By Jasper Griffin
This convenient advisor to The Odyssey introduces scholars to a textual content which has been primary to literature for almost 3,000 years. offering a precis of the poem and reading its constitution, Jasper Griffin truly outlines the cohesion, values and methods of the poem, in addition to the explanations for its longstanding allure. scholars will observe the basic issues of loyalty and betrayal, and should be guided throughout the narrative of Odysseus' adventures, as well as a necessary advisor to additional studying. First version Hb (1987): 0-521-32804-7 First variation Pb (1987): 0-521-31043-1
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Additional resources for A Student Guide for Homer: The Odyssey
That is only to say, what is obvious enough, that the Odyssey really is a poem, whose effects are intimately connected with the exact words used. A paraphrase in prose cannot be quite like that. And yet it is very hard to produce a translation into a modern verse idiom of such a long poem, or into any verse idiom of a poem whose range, of subject-matter and of style, is so wide. In the last half century a number of verse translations have been produced, especially in America, which have considerable merits.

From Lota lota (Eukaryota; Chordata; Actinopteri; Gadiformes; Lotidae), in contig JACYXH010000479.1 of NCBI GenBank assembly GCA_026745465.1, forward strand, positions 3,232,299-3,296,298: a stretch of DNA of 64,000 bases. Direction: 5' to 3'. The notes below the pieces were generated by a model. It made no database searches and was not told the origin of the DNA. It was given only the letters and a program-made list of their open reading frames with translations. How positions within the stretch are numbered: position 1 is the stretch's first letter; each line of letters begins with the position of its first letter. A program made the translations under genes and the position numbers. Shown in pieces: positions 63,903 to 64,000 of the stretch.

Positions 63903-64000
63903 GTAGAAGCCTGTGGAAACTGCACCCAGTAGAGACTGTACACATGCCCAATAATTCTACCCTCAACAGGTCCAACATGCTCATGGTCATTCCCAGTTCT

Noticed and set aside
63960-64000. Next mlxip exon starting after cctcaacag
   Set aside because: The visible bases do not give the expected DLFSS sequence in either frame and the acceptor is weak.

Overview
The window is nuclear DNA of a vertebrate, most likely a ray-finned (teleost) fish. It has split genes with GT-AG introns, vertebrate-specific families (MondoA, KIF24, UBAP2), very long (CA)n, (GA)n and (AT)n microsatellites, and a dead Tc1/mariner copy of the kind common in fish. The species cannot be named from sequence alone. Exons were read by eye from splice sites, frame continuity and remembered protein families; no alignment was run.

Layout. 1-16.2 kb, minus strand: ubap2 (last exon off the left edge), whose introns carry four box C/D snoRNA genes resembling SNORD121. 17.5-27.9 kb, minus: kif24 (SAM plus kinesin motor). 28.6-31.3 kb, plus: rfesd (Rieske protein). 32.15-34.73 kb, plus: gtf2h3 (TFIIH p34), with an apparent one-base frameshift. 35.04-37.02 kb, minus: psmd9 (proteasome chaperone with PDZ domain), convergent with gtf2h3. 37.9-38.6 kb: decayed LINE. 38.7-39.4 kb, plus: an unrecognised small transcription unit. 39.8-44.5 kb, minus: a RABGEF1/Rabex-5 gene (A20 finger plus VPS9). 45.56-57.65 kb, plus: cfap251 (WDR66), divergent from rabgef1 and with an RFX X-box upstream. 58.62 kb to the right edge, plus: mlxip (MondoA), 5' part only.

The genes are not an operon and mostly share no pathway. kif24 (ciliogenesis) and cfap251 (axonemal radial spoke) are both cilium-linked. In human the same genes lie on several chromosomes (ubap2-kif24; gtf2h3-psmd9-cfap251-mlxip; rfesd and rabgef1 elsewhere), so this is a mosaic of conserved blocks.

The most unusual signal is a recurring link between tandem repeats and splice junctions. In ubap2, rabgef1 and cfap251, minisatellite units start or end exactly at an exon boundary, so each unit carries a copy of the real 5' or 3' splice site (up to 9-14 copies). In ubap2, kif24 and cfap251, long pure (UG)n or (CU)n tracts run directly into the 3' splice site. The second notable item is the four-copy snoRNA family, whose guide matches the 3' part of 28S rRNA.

When Odysseus’ arrows run out he too puts on armour, and the battle is finished with spears. All the Suitors are killed. The disloyal maid-servants are hanged, and Melanthius gruesomely punished. Book 23 Eurycleia informs Penelope, who refuses to believe that this is Odysseus. After a scene of fencing between husband and wife, Odysseus reveals himself in response to her trick instruction to move his bed. He tells her his true story, and the two are united at last in love. Book 24 Hermes shepherds the souls of the Suitors down to the Underworld.
The loyal oxherd Philoetius appears. A third Suitor, Ctesippus, throws an ox-foot at Odysseus. The Suitors are overcome with crazy laughter: the seer Theoclymenus sees them as marked out for death. Book 21 Penelope fetches the bow of Odysseus and announces the test: stringing the bow and shooting through the axes. The Suitors in turn try to string the bow but fail. Odysseus reveals his identity to Eumaeus and Philoetius. All the Suitors fail except Antinous, who postpones his turn. Odysseus succeeds, over their opposition, in getting hold of the bow, Penelope being sent away from the hall; he strings it and shoots through the axes.
A Student Guide for Homer: The Odyssey by Jasper Griffin